Policy Leaders Forum

The AfricaWeWant needs affordable smartphones: accelerating adoption and scale


Tue, 17 Oct: 13:30 - 16:40 CAT

By Invitation Only


The Square, Extension Building


Session Description

The Africa Policy Leaders Forum is an invitation-only event. 

Africa continues to experience exponential growth in internet access, and this is because, mobile broadband connectivity offers the opportunity to unlock new pathways for rapid economic growth, innovation, job creation and access to services which would have been unimaginable only a decade ago. This addresses some of the unique challenges in the region such as unemployment of the youth that many governments continue to seek solutions for considering Africa has the youngest population in the world with a median age of about 19 .

However, despite this great progress, there is a looming predicament in Africa as demonstrated in the below figure where according to the GSMA only 25% of the total population is connected to the Internet while 74% remain unconnected especially the rural population, women, and the youth. The majority of the unconnected are in the Sub-Saharan Africa region with an average of 78% unconnected.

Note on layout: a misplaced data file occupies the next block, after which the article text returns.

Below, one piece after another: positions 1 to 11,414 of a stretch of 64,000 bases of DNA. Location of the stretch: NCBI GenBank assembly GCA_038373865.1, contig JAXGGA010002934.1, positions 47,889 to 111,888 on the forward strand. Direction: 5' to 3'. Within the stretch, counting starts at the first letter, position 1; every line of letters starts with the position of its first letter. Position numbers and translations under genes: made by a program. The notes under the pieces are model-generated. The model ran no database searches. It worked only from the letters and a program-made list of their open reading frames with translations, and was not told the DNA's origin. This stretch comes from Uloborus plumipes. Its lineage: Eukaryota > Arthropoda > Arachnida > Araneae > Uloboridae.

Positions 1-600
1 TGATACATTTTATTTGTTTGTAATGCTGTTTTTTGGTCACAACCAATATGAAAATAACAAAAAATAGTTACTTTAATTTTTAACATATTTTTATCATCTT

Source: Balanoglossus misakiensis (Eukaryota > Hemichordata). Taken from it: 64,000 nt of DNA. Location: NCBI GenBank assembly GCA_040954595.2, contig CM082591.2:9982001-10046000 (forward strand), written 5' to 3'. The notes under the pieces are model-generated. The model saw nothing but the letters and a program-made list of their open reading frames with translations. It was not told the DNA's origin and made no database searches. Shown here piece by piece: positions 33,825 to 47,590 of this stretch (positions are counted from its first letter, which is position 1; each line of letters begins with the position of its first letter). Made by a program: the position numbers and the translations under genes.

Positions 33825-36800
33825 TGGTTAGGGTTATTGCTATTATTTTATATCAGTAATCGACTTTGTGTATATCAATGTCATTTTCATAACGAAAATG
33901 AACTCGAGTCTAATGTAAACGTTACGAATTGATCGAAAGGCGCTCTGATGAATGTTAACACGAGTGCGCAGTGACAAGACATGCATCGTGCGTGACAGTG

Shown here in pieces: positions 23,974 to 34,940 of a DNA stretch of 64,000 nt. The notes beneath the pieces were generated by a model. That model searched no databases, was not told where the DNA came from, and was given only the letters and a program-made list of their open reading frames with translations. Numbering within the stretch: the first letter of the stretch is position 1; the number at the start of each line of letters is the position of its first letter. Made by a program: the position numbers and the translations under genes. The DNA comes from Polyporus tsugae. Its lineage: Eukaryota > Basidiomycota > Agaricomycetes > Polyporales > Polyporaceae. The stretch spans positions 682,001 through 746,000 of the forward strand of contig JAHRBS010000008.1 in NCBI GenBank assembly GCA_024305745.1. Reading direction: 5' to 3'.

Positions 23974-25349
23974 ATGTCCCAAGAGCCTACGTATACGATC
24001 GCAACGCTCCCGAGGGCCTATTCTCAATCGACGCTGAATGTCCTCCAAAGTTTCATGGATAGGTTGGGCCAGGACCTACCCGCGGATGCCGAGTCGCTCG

State of Mobile broadband connectivity in Africa


The digital divide is widening and Africa will be left behind in the 4th industrial revolution era, if we cannot scale smartphone adoption. The affordability of handsets and data, and a lack of literacy and digital skills are the most cited barriers to mobile internet adoption and use. There have been several initiatives by different stakeholders in the region aimed at addressing device affordability such as:

- Device financing partnerships, for example MTN Rwanda & Bank of Kigali, in the launch of a Device Financing Program dubbed 'Macye Macye' and Safaricom & Google, introducing a smartphone device financing plan dubbed Lipa Mdogo Mdogo.

- launch of local manufactory/assembly in countries such as Uganda , Rwanda and Kenya considering the same.

- device subsidy initiative by World Bank in Rwanda

Despite these interventions, Sub-Saharan Africa still has the least affordable handsets across low- and middle-income countries. According to a consumer survey conducted by GSMA affordability continues to be the key barrier to broadband adoption in the countries surveyed and more precisely affordability of smart devices stands out as the main barrier.



















Pragmatic action needs to be taken to enable inclusive connectivity in Africa and ensure that digital transformation doesn't exacerbate existing inequalities, with a vision to leave no one offline.

During this session, we seek to understand what it will take to further reduce the cost of smart devices, review the willingness and ability of our African population to be transformed to digital citizens


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